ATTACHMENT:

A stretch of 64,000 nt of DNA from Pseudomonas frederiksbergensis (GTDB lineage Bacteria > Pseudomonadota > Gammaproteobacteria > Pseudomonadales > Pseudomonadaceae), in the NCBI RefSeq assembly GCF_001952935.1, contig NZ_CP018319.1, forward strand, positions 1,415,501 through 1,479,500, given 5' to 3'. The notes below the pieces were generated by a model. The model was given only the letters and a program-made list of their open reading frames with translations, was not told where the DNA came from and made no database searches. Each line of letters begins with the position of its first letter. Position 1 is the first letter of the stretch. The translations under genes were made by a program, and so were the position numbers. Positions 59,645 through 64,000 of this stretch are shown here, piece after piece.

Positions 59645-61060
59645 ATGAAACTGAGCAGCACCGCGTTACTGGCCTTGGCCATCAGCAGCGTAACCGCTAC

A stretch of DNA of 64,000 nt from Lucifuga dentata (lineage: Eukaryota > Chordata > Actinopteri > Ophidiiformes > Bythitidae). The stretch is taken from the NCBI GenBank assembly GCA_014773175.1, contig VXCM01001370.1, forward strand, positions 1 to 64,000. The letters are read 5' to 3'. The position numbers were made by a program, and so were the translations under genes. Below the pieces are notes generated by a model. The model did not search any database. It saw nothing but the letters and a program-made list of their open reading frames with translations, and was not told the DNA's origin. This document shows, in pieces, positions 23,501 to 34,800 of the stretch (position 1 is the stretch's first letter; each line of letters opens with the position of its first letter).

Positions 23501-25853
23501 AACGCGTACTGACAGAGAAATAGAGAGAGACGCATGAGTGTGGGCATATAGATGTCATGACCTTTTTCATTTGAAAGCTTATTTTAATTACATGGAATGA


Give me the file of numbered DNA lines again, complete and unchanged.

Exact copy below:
A stretch of 64,000 nt of DNA from Pseudomonas frederiksbergensis (GTDB lineage Bacteria > Pseudomonadota > Gammaproteobacteria > Pseudomonadales > Pseudomonadaceae), in the NCBI RefSeq assembly GCF_001952935.1, contig NZ_CP018319.1, forward strand, positions 1,415,501 through 1,479,500, given 5' to 3'. The notes below the pieces were generated by a model. The model was given only the letters and a program-made list of their open reading frames with translations, was not told where the DNA came from and made no database searches. Each line of letters begins with the position of its first letter. Position 1 is the first letter of the stretch. The translations under genes were made by a program, and so were the position numbers. Positions 59,645 through 64,000 of this stretch are shown here, piece after piece.

Positions 59645-61060
59645 ATGAAACTGAGCAGCACCGCGTTACTGGCCTTGGCCATCAGCAGCGTAACCGCTAC

A stretch of DNA of 64,000 nt from Lucifuga dentata (lineage: Eukaryota > Chordata > Actinopteri > Ophidiiformes > Bythitidae). The stretch is taken from the NCBI GenBank assembly GCA_014773175.1, contig VXCM01001370.1, forward strand, positions 1 to 64,000. The letters are read 5' to 3'. The position numbers were made by a program, and so were the translations under genes. Below the pieces are notes generated by a model. The model did not search any database. It saw nothing but the letters and a program-made list of their open reading frames with translations, and was not told the DNA's origin. This document shows, in pieces, positions 23,501 to 34,800 of the stretch (position 1 is the stretch's first letter; each line of letters opens with the position of its first letter).

Positions 23501-25853
23501 AACGCGTACTGACAGAGAAATAGAGAGAGACGCATGAGTGTGGGCATATAGATGTCATGACCTTTTTCATTTGAAAGCTTATTTTAATTACATGGAATGA